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  • Mothers, Daughters, Identity, and Impossibilities
  • Rhona Justice-Malloy (bio)

In her disturbingly misogynistic book Oh, NO! I’ve Become MY MOTHER, author Sandra Reishus promises the reader, “You are not doomed to become your mother. You can change the script and live happily ever after, not by asking ‘What would mom want me to do?’ but rather ‘What’s best for me?’” The back cover declares, “Escape your mother’s emotional grip and make your life your own. You love your mom—you just don’t want to be her.” In her introduction, Reishus describes what she has coined “the mom gene” as those “similarities, traits, and qualities passed from mother to daughter.” All depression, sadness, confusion, and failure can be blamed on the “mom gene,” and there is no greater insult than a partner remarking on the fact that you have “become” your mother. The introduction promises tactics to locate your “mom gene” and eradicate it, effectively removing your mother’s influence from your life and thus allowing you to live up to your full potential. The reader is encouraged to think of mom as a spider, and daughter is caught in her web: “It’s all about separation, separation, separation and once you learn about her web and start to disconnect from your mother’s personal issues and live your own life, you’ve got the cards stacked in your favor.” Reishus celebrates the fact that in today’s society it is entirely appropriate to ridicule mom, making her the butt of jokes and laughing about her behavior with your friends. With regard to mother-daughter relationships, mothers are categorized in the following niches: absent, critical, drama queen, helpless, intrusive, and jealous.1 [End Page 219]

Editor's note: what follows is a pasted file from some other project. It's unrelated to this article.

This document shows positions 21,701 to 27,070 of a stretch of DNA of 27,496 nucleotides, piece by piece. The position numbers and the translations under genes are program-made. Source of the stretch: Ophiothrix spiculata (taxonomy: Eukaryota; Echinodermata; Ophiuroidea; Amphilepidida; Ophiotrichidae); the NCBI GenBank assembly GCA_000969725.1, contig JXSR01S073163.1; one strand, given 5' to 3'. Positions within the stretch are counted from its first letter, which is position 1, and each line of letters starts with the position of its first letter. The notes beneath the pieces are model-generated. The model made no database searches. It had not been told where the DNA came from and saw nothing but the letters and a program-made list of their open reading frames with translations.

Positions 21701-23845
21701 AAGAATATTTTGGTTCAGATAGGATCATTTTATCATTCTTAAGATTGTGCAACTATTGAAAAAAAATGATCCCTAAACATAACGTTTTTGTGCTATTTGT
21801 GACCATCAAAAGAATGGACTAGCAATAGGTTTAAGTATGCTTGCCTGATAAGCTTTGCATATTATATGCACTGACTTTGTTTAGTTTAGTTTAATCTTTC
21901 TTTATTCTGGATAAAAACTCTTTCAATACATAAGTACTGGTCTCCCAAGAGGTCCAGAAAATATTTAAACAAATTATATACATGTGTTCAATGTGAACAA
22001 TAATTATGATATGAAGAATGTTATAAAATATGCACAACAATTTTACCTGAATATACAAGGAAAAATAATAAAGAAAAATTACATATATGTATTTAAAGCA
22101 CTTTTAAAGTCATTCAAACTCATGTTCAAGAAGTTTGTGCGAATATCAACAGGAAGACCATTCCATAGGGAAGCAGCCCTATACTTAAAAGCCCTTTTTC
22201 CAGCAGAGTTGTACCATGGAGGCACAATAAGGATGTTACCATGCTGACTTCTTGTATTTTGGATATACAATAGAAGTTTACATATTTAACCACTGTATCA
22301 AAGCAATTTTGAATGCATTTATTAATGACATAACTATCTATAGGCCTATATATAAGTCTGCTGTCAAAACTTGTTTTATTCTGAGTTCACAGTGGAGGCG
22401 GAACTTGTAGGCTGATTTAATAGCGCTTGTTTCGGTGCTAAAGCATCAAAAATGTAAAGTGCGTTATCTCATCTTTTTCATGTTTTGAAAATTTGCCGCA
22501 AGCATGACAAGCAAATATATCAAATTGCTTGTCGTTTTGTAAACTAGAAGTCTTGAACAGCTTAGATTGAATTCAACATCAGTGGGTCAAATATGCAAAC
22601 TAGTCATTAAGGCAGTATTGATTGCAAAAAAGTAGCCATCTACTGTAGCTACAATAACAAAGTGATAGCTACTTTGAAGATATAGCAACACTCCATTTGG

It would seem that it is necessary for a daughter to resolve mom issues (and that these are always and already mom issues is a given) before she can work on her personal issues and identity. This resolution must always include some value of separation. There is the overarching trope throughout popular self-help literature that mother must be distanced to some degree. In her book Lives Together/Worlds Apart: Mothers and Daughters in Popular Culture, Suzanna Danuta Walters convincingly makes the argument that “the dominant contemporary discourses—stressing struggle and separation as well as the importance of mother/child bonding in infancy—have emerged out of a variety of cultural, political, and psychological discourses, [and] these discourses themselves grew out of substantive shifts and contradictions in the social fabric. The shift to discourses centered on a relationship constructed in conflict has its origins both in social shifts as well as in the cultural practices that developed alongside and within those structural changes. To define this relationship psychologically and within terms of a simple dichotomy (bond/separate) is therefore not ‘natural’ but actually quite contrived.”2 We would do well to keep this in mind in a study of mother-daughter relationships, especially as they are portrayed on the contemporary stage.

One of many titles in the self-help genre, Mama Drama has a subtitle that describes mom as “The One Woman Who Can Push Your Buttons, Make You Cry, and Drive You Crazy.” Certainly moms have earned this right as they “ought to know how to push our buttons—they were the ones who installed them.” The author opines that the relationship between a mother and her adult daughter is something to be tolerated as “there is nothing like a visit from the mother to push your buttons. To say the least, it’s an endurance test dodging the bullets of guilt, criticism and control.”3 It would seem that the best way to negotiate the mother-daughter relationship is by eliminating it, or at least distancing it as far as possible from everyday influence.

These publications about mothers and daughters begin with the assumption that the mother-daughter relationship is problematic and that the source of the difficulty resides in the mother and her “mothering” techniques. In Daughters and Mothers: Making it Work, the authors offer strategies for both parties to negotiate a truce. They promise that as a daughter you’ll learn how to:

  • • Stop blaming your mother and...


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pp. 219-232
Launched on MUSE
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